Yes, each cd is a different story. I maintain the freedom to use whatever i want. Be it old instruments or glitches and noise. Digital processes etc. Whatever turns you on.
On the previous cd i used a bulbultarng - which is a n old indian banjo, and an Ud - which is a traditional arabian 3 nylon string.
I am mainly an audio player/recorder/editor, some midi but not heavy. So for editing i am using pro tools fro a long time. For processing i use a big variety of softwares.

- The art work of Insomniac City has a man on fire, this reminds me a record Pink Floyd - Wish You Were Here. Was it intentional or just a coincidence?

Just a coincidence... I actually never thought of it. Pink Floyd were not a big influence on me.

- What are you listening these days? Do you prefer listening to music or recording it?

Now days im rediscovering Chet Baker, Billie Holiday, i loved the new Mettalica album, The sea and cake, Dub Trio, Jamie Liddel just to name a few. But I just listen to music on shuffle most of the time. I like not knowing what will come up next so a big mix of geners occurs.
The current audio projects im involved with all have to do with video. Video installations and sound tracks.

- What do you think about modern video-art, art-house? Have you seen the film "П" (pi) by Darren Aronofsky? What do you think about it? Is the work direction of this director and art-house itself familiar to you?

I dont like most of the video art i see. It’s usually very boring. But there are exciting things going on in cinema! That’s where I’m going.
I have seen Aronfskys [pai] a long time ago but i didnt like it much back then. Im looking forward to his new film with Mickey Rourk though, I heard its real good.

- Where do you get inspiration? Is there some special energy in Tel-Aviv that does not exist in other cities that you visited? (Tell us the secrets of this city)

There probably is! I guess so. It’s a very dynamic place and Mediterranean. Tel Aviv is situated in a very interesting junction geographically, between east and west.
But i won’t tell u all the secrets.

- We do not know anything about your electronic music scene. Can you name a few outstanding experimental projects, groups or musicians? Is there an electronic music scene in Tel-Aviv?

The electronic music scene here is existent. But it’s not strong. A small scene. A lot of stuff but I don’t keep track anymore. It bores me most of the time.
Occasionally there is a good audio-visual evening. It’s not a very vibrant scene - the electronica. Instead there are other things. Like a good beach for example, good food and good weather.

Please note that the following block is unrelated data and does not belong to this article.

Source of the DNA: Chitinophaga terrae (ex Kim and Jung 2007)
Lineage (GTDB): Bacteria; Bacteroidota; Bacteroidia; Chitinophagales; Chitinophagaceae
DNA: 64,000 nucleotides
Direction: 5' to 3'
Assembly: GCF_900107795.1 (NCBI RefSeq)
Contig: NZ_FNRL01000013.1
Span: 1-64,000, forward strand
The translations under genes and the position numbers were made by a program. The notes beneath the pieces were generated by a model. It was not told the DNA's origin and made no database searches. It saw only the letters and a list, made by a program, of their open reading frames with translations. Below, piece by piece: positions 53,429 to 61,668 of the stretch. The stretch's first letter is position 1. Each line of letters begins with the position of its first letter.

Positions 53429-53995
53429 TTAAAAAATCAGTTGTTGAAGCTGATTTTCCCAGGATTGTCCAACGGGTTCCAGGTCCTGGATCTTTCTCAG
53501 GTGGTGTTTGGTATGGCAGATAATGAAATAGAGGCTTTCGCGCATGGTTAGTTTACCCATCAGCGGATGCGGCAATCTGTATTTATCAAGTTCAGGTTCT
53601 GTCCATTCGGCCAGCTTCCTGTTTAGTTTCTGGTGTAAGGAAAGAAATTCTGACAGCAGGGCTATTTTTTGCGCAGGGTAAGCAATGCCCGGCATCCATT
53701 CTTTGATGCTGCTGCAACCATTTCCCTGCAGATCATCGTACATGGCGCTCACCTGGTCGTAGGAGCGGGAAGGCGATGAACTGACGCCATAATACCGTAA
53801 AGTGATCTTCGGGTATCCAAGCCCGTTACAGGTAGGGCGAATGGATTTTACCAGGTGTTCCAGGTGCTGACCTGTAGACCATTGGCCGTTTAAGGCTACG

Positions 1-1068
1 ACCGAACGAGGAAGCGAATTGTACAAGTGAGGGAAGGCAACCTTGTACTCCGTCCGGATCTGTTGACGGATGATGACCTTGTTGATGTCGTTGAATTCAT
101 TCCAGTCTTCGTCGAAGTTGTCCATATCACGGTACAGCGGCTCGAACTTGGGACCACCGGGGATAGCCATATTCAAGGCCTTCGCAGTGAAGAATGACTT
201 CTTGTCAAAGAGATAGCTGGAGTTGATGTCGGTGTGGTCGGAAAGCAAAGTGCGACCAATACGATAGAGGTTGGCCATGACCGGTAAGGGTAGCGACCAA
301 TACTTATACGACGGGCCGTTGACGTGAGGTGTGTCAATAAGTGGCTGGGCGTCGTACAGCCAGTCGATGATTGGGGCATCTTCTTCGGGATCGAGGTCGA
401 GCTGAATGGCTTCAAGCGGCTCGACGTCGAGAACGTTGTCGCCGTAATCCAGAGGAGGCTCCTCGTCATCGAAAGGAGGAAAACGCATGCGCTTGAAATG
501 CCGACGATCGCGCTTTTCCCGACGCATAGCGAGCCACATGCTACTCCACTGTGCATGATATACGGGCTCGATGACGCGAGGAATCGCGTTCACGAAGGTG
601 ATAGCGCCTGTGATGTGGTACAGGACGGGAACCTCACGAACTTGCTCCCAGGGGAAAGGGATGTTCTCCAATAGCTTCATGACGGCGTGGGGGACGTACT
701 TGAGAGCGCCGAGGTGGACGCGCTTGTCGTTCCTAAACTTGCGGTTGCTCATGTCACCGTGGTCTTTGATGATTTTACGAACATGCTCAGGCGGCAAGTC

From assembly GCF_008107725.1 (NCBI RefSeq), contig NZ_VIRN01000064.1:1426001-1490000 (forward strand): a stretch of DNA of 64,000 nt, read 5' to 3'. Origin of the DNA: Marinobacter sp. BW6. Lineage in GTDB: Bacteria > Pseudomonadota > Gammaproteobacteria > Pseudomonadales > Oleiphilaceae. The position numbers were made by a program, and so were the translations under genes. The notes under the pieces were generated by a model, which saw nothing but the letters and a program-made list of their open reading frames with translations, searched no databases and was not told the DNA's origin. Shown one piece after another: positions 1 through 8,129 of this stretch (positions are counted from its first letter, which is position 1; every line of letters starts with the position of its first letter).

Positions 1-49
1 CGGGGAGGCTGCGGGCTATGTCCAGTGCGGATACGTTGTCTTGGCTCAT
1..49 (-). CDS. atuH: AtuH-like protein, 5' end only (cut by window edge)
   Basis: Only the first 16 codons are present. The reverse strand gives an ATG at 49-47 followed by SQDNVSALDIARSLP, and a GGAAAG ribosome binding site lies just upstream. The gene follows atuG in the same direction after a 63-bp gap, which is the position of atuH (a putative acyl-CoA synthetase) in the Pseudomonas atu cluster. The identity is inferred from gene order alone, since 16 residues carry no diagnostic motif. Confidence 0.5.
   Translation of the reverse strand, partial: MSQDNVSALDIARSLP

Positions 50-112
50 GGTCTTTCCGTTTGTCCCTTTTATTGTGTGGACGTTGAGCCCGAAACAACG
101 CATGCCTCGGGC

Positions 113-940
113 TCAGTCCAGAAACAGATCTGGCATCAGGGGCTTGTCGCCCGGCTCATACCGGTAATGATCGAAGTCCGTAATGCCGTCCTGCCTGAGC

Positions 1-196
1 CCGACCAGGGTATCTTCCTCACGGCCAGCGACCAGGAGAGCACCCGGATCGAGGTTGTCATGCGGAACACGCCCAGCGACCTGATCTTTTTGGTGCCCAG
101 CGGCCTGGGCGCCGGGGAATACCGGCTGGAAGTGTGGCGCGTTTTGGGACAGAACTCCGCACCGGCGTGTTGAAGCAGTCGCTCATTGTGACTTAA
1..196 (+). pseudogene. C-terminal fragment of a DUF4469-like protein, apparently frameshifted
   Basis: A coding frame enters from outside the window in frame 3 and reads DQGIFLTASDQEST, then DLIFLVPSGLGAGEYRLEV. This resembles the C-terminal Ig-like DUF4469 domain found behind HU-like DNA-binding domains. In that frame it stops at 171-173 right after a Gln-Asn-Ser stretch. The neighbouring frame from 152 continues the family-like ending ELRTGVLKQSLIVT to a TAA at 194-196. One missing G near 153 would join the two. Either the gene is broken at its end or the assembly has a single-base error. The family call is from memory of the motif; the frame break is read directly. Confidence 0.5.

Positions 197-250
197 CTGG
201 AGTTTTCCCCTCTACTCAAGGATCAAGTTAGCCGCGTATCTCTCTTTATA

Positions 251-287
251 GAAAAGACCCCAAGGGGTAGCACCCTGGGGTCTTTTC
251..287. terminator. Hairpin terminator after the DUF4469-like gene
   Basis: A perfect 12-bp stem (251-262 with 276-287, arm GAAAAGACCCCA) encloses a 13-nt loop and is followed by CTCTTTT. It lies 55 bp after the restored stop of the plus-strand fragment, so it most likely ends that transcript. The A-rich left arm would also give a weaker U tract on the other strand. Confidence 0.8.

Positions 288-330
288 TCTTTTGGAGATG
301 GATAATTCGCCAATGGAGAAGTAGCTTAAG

- How are live concerts of Ran Slavin arranged? Are they more like a performance or a film show with your live soundtrack?

They are live video-sound concerts. A performance. All in real time. It’s wild. I control sound with my video which is triggered randomly most of the time. The sound gets generated in real time from the video sources.

- What else are you involved in, apart from Ran Slavin? Is music making your main activity? Is there any other job/activity in parallel?

As iv mentioned above, i have just completed Insomniac City [4] the feature [76 minutes shot in Tel Aviv and Shanghai], so ill be promoting that soon. Aside form that and some planned exhibitions im in the final stages of completing a new script for a feature film but that will take some time.
Im getting ready for a solo exhibition at Netwerk centre for Contemporary Art in Aalst-Belgium opening at the 29th of November. Insomniac City 3 channel installation at the Petach Tikva Museum of art. And participating at the Plateaux festival this weekend in Torun in Polin.

- Tell us, what is happening with Mille Plateaux now (we know that you are a musician, not a producer, we only want to hear an the 3rd party opinion)? Is Mille Plateaux going to release music or your and Edith Progue releases are the last splashes from this legendary label?

I think we were the last splashes unfortunately.

- Please, say some words about your new album Nocturnal Rainbow Rising. Is this the result of long-time creative work or it was created in a burst of inspiration?

The tracks in Nocturnal were on my hard drive for a few years before i decided to release them. They were done at various times and continents. Many parts of them are featured on Insomniac City [4].
I love this album. Once i play it i just want more of the same. Music as a drug. Free download here.

- What should we expect from you in the future? Which albums or films you are working on right now? Have you got any other ideas? What kind of projects would you like to make in the future?

Well like i said Insomniac City the feature will be out soon and im looking for distribution now in cinemas etc [if your a distributer and you are reading this article, please get in touch] so hopefully ill be touring with it.
A new feature is in the pipes and exhibitions as well.

- Ran Slavin
- Ran Slavin's photostream
- Ran Slavin at myspace

november '08